Tag Archives: World Cup 2018
By MICHAEL PAVITT
(July 15) – International Olympic Committee (IOC) President Thomas Bach has congratulated Russian President Vladimir Putin on the success of the FIFA World Cup and claimed it was time to bring “Russian sport fully back into the international sports community” following the Sochi 2014 doping scandal.
The Player’s Tribune has published a series of first person life stories of footballers competing in the 2018 World Cup in Russia. One of the more compelling is that of ROMELU LUKAKU, the outstanding Belgian striker. Something he says struck a chord, reminiscent of the Canadian media’s attitude towards world class sprinter Ben Johnson in the 1980s. When things were going well for him, we read articles calling him Ben Johnson, the Canadian champion. After he had been incriminated with steroids, they called him Ben Johnson, the immigrant from Jamaica.
(July 11, revised July 19) – The world has been saved from an England-France Brexit final at the 2018 World Cup, renditions of “Three Lions” and “Rule Britannia” in the stadiums, and the tsunami of British chauvinism unashamedly embraced by the Canadian media.
What goes around, comes around. The dodgy English threw their final match in the opening round with Belgium back on June 28 with the pretext of resting players and avoiding injuries for the Round of 16. “Sometimes, you have to make decisions with the bigger picture, and that’s what I did tonight,” rationalized head coach Gareth Southgate at the time – as if the decision was his and his alone. That “bigger picture” seems to have included getting a better draw in the knockout stage, that is, to avoid Brazil and therein build the size of the betting pool, the TV market, the revenues of the English Football Association, and a “hearts and minds” diversion from the Brexit crisis at home – giving a new definition to match fixing and a level playing field. Such are the elastic ethics of England. Continue reading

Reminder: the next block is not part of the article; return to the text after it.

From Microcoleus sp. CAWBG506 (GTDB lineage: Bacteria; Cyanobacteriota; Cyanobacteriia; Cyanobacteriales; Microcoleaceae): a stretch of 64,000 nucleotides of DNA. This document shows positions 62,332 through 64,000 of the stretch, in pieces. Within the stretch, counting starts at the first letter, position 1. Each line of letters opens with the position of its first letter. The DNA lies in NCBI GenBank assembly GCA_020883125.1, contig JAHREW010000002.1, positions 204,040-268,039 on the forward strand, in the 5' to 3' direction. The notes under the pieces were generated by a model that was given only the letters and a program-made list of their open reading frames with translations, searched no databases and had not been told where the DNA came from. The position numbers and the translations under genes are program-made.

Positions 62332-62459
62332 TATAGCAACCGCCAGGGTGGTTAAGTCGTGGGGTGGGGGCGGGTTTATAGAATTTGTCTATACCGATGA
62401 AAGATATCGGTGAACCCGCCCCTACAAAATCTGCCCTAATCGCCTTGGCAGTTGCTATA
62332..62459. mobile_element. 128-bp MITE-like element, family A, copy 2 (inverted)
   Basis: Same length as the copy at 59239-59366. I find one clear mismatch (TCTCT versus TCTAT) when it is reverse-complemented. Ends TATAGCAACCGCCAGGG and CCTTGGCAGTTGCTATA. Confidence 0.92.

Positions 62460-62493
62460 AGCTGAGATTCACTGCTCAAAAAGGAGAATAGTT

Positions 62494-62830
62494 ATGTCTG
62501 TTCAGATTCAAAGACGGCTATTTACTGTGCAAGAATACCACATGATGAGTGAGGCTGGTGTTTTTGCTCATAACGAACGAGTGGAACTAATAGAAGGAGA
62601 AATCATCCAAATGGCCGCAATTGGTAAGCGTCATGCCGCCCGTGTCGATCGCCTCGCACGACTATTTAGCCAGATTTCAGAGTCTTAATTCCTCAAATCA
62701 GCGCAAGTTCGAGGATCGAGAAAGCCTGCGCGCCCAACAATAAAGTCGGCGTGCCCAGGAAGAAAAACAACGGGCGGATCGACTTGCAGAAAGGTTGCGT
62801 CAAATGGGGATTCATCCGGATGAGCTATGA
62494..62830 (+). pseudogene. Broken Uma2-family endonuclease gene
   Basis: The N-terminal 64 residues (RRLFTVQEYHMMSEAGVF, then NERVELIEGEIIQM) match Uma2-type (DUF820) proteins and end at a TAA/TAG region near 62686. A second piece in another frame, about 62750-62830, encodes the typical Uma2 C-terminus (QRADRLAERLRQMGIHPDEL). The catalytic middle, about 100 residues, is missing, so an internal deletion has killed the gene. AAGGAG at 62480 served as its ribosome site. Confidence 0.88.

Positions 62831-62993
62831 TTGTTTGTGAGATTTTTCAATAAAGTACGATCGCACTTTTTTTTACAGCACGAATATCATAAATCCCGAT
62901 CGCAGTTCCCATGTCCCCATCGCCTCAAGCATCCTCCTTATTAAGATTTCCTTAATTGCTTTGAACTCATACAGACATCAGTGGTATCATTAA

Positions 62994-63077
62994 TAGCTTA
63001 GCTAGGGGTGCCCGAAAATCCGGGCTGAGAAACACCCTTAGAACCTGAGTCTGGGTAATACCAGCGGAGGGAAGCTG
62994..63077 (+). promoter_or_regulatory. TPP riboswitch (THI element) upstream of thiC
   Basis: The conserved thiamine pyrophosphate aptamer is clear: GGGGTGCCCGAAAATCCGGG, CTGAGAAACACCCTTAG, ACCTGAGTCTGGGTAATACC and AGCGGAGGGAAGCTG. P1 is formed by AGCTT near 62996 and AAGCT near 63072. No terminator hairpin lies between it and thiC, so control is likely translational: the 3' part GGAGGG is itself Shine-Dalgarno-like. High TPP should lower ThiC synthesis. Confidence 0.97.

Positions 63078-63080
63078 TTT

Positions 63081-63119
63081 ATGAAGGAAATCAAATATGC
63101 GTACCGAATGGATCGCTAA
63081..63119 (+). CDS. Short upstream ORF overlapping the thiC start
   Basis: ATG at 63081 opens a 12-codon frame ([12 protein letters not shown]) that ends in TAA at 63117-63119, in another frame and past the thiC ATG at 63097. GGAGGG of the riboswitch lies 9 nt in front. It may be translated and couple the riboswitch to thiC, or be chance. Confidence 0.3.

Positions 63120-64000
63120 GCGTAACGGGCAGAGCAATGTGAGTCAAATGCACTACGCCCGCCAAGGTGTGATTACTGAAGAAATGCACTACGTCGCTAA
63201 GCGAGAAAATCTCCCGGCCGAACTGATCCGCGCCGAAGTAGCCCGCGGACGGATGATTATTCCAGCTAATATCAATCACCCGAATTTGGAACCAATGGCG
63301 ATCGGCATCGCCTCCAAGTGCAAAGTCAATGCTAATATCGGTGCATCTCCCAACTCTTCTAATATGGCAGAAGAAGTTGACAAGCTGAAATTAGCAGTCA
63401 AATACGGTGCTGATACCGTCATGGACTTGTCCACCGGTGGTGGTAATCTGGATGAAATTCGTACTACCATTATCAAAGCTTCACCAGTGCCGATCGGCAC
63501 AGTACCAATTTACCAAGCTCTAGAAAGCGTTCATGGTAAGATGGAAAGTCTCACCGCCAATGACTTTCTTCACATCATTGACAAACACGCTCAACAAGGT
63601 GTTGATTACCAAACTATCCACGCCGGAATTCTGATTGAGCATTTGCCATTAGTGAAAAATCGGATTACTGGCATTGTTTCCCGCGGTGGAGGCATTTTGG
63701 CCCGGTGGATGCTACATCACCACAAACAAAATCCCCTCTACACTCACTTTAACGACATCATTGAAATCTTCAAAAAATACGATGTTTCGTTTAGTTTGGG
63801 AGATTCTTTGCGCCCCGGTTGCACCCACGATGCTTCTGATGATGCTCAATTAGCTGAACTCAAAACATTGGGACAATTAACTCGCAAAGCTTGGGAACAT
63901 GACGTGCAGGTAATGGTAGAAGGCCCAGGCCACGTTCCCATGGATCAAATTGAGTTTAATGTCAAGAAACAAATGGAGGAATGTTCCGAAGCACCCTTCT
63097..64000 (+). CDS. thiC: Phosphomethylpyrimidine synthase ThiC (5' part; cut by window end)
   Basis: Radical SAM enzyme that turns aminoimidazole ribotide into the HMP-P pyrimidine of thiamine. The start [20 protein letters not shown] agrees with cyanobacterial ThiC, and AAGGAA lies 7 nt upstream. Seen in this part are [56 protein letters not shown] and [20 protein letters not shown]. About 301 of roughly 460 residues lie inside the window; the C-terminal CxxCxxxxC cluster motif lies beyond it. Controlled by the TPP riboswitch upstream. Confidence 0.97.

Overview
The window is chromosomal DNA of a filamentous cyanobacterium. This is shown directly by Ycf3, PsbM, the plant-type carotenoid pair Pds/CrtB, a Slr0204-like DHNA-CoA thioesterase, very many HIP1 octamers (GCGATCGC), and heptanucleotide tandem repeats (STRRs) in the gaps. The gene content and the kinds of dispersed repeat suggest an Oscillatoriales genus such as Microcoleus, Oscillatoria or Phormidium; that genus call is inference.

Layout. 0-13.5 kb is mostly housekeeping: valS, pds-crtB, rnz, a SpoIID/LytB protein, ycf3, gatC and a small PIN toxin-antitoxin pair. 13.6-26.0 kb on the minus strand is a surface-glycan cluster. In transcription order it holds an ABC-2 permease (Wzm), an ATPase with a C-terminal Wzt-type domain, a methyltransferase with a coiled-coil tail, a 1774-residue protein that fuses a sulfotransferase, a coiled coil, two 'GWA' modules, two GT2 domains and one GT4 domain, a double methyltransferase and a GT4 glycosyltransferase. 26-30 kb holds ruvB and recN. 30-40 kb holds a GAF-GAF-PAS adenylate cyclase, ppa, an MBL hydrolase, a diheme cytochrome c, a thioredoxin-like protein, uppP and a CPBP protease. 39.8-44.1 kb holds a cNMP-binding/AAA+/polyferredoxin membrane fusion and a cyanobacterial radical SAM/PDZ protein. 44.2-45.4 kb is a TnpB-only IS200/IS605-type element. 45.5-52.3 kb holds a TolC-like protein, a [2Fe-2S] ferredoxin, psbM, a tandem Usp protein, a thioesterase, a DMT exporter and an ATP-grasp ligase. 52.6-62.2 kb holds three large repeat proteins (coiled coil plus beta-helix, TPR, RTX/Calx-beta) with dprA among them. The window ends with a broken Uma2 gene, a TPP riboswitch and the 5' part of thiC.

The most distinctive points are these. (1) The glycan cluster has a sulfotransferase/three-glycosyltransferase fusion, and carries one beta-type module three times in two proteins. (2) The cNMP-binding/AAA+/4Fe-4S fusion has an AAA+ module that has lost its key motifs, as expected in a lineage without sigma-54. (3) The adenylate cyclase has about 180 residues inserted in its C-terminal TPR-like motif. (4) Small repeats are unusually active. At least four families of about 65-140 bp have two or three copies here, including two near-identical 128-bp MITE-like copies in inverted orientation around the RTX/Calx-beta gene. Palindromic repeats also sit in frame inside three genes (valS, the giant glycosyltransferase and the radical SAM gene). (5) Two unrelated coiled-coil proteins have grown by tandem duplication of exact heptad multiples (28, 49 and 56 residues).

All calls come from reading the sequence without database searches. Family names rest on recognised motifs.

(teleSur) – Football is played everywhere by everyone.
People migrate for different reasons. Some leave their country of origin due to economic conditions, others flee violence, and some get contracts with football clubs. Finding a European team without immigrants is difficult and these players, often some of the world’s best, often leave their countries of origin at an early age in the hope of securing better opportunities, which tell us something about how the world actually works. Continue reading
“We need to revisit the issue of awarding citizenship… Morocco had four Spanish-born players… four of Dutch heritage and five who were born in France.”